With the resulting statistics:

Annualized.Return Worst.Drawdown Annualized.Sharpe.Ratio..Rf.0.. VWEHX.Adjusted 17.424070 2.787889 4.7521579 VWEHX.Close 11.739849 3.169040 3.8715923 HYG.Adjusted 11.546005 6.344801 1.4674301 HYG.Close 5.530951 9.454754 0.6840059

In short, while the strategy itself seems strong, the particular similar (but not identical) instruments used to implement the strategy make a large difference. So, when backtesting, make sure to understand what taking liberties with the data means. In this case, by turning two levers, the Sharpe Ratio varied from less than 1 to above 4.

Next, I’d like to demonstrate a little trick in quantstrat. Although plenty of examples of trading strategies only derive indicators (along with signals and rules) from the market data itself, there are also many strategies that incorporate data from outside simply the price action of the particular security at hand. Such examples would be many SPY strategies that incorporate VIX information, or off-instrument signal strategies like this one.

The way to incorporate off-instrument information into quantstrat simply requires understanding what the mktdata object is, which is nothing more than an xts type object. By default, a security may originally have just the OHLCV and open interest columns. Most demos in the public space generally use data only from the instruments themselves. However, it is very much possible to actually pre-compute signals.

Here’s a continuation of the script to demonstrate, with a demo of the unadjusted HYG leg of this trade:

####### BOILERPLATE FROM HERE require(quantstrat) currency('USD') Sys.setenv(TZ="UTC") symbols <- "HYG" stock(symbols, currency="USD", multiplier=1) initDate="1990-01-01" strategy.st <- portfolio.st <- account.st <- "preCalc" rm.strat(portfolio.st) rm.strat(strategy.st) initPortf(portfolio.st, symbols=symbols, initDate=initDate, currency='USD') initAcct(account.st, portfolios=portfolio.st, initDate=initDate, currency='USD') initOrders(portfolio.st, initDate=initDate) strategy(strategy.st, store=TRUE) ######### TO HERE clSig <- Cl(SPY) > SMA(Cl(SPY), n=20) HYG <- merge(HYG, clSig, join='inner') names(HYG)[7] <- "precomputed_signal" #no parameters or indicators--we precalculated our signal add.signal(strategy.st, name="sigThreshold", arguments=list(column="precomputed_signal", threshold=.5, relationship="gt", cross=TRUE), label="longEntry") add.signal(strategy.st, name="sigThreshold", arguments=list(column="precomputed_signal", threshold=.5, relationship="lt", cross=TRUE), label="longExit") add.rule(strategy.st, name="ruleSignal", arguments=list(sigcol="longEntry", sigval=TRUE, orderqty=1, ordertype="market", orderside="long", replace=FALSE, prefer="Open"), type="exit", path.dep=TRUE) add.rule(strategy.st, name="ruleSignal", arguments=list(sigcol="longExit", sigval=TRUE, orderqty="all", ordertype="market", orderside="long", replace=FALSE, prefer="Open"), type="exit", path.dep=TRUE) #apply strategy t1 <- Sys.time() out <- applyStrategy(strategy=strategy.st,portfolios=portfolio.st) t2 <- Sys.time() print(t2-t1) #set up analytics updatePortf(portfolio.st) dateRange <- time(getPortfolio(portfolio.st)$summary)[-1] updateAcct(portfolio.st,dateRange) updateEndEq(account.st)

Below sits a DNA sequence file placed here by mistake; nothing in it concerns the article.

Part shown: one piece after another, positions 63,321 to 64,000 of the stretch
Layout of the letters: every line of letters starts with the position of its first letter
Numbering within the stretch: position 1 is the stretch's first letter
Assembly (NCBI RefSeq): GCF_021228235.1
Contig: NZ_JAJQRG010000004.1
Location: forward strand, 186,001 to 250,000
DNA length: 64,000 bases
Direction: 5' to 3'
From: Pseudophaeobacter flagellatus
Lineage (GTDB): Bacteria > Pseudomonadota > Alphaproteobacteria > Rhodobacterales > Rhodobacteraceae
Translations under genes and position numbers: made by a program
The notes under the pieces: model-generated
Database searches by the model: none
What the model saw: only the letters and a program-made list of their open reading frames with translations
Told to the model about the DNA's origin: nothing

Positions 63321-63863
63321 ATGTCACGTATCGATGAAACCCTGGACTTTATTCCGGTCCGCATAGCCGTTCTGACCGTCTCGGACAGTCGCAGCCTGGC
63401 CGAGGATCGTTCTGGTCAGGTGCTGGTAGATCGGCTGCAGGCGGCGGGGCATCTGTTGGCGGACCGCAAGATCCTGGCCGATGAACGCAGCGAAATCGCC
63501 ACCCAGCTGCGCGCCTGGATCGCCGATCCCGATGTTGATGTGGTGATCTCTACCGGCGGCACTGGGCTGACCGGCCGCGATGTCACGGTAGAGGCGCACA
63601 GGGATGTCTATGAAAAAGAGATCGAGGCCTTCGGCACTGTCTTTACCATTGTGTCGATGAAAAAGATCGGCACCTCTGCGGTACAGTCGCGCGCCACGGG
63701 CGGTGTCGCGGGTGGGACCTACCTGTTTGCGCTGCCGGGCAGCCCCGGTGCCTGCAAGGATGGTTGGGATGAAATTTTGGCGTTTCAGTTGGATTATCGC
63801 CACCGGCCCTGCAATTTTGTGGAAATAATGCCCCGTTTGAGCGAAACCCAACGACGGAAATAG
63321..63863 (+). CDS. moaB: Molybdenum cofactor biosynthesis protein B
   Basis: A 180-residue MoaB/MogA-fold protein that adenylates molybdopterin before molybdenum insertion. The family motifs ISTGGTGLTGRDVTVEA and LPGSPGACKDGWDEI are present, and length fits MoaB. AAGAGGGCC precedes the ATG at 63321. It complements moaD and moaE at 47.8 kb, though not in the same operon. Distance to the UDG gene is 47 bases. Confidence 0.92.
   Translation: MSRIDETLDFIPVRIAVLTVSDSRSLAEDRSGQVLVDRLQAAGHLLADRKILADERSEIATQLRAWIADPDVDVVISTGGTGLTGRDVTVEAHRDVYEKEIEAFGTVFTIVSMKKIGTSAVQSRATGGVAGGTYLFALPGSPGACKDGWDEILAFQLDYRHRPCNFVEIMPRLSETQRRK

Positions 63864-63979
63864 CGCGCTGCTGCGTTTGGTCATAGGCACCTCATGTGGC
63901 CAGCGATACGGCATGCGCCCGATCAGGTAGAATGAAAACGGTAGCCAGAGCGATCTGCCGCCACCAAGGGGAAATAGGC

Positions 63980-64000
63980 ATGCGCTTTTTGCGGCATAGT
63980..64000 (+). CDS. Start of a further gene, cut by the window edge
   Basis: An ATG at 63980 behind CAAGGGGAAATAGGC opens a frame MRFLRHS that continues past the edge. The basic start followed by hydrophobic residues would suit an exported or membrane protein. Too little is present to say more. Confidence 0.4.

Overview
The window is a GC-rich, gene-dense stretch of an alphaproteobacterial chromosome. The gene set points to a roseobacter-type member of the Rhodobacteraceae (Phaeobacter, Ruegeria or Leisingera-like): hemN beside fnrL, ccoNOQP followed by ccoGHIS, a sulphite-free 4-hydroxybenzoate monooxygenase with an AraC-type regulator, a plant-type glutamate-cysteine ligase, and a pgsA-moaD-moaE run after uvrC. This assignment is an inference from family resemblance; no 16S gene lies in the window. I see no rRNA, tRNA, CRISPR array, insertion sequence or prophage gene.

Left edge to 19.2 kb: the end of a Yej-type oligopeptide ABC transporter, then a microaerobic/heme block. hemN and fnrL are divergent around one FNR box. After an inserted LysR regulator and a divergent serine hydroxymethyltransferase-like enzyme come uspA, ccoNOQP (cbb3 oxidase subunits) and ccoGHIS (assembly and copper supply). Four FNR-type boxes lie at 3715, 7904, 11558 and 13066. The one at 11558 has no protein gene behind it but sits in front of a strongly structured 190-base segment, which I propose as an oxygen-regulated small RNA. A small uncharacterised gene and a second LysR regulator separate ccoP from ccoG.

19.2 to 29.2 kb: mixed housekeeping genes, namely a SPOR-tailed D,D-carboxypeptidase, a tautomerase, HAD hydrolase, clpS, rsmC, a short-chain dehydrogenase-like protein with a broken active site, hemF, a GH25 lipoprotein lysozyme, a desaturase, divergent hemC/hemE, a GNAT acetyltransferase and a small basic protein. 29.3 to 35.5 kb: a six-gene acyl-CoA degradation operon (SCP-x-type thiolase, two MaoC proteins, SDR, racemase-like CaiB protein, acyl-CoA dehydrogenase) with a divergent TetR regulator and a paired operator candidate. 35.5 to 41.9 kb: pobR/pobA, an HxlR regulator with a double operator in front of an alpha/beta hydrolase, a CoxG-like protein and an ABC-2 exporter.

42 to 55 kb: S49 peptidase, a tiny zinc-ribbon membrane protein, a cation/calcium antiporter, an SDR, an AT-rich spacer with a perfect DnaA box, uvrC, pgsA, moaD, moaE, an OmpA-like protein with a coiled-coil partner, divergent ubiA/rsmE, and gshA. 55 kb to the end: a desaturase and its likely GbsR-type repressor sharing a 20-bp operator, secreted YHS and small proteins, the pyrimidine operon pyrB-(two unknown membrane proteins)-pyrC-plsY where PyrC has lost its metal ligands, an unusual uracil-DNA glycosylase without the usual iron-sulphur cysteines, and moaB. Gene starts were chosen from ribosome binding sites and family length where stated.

As you can see, no indicators computed from the actual market data, because the strategy used a pre-computed value to work off of. The lowest-hanging fruit of applying this methodology, of course, would be to append the VIX index as an indicator for trading strategies on the SPY.

And here are the results, trading a unit quantity:

> data.frame(round(t(tradeStats(portfolio.st)[-c(1,2)]),2)) HYG Num.Txns 217.00 Num.Trades 106.00 Net.Trading.PL 36.76 Avg.Trade.PL 0.35 Med.Trade.PL 0.01 Largest.Winner 9.83 Largest.Loser -2.71 Gross.Profits 67.07 Gross.Losses -29.87 Std.Dev.Trade.PL 1.67 Percent.Positive 50.00 Percent.Negative 50.00 Profit.Factor 2.25 Avg.Win.Trade 1.27 Med.Win.Trade 0.65 Avg.Losing.Trade -0.56 Med.Losing.Trade -0.39 Avg.Daily.PL 0.35 Med.Daily.PL 0.01 Std.Dev.Daily.PL 1.67 Ann.Sharpe 3.33 Max.Drawdown -7.24 Profit.To.Max.Draw 5.08 Avg.WinLoss.Ratio 2.25 Med.WinLoss.Ratio 1.67 Max.Equity 43.78 Min.Equity -1.88 End.Equity 36.76

And the corresponding position chart:

Lastly, here are the vanguard links for VWEHX and VFISX. Apparently, neither charge a redemption fee. I’m not sure if this means that they can be freely traded in a systematic fashion, however.

In conclusion, hopefully this post showed a potentially viable strategy, understanding the nature of the data you’re working with, and how to pre-compute values in quantstrat.

Thanks for reading.

Note: I am a freelance consultant in quantitative analysis on topics related to this blog. If you have contract or full time roles available for proprietary research that could benefit from my skills, please contact me through my LinkedIn here.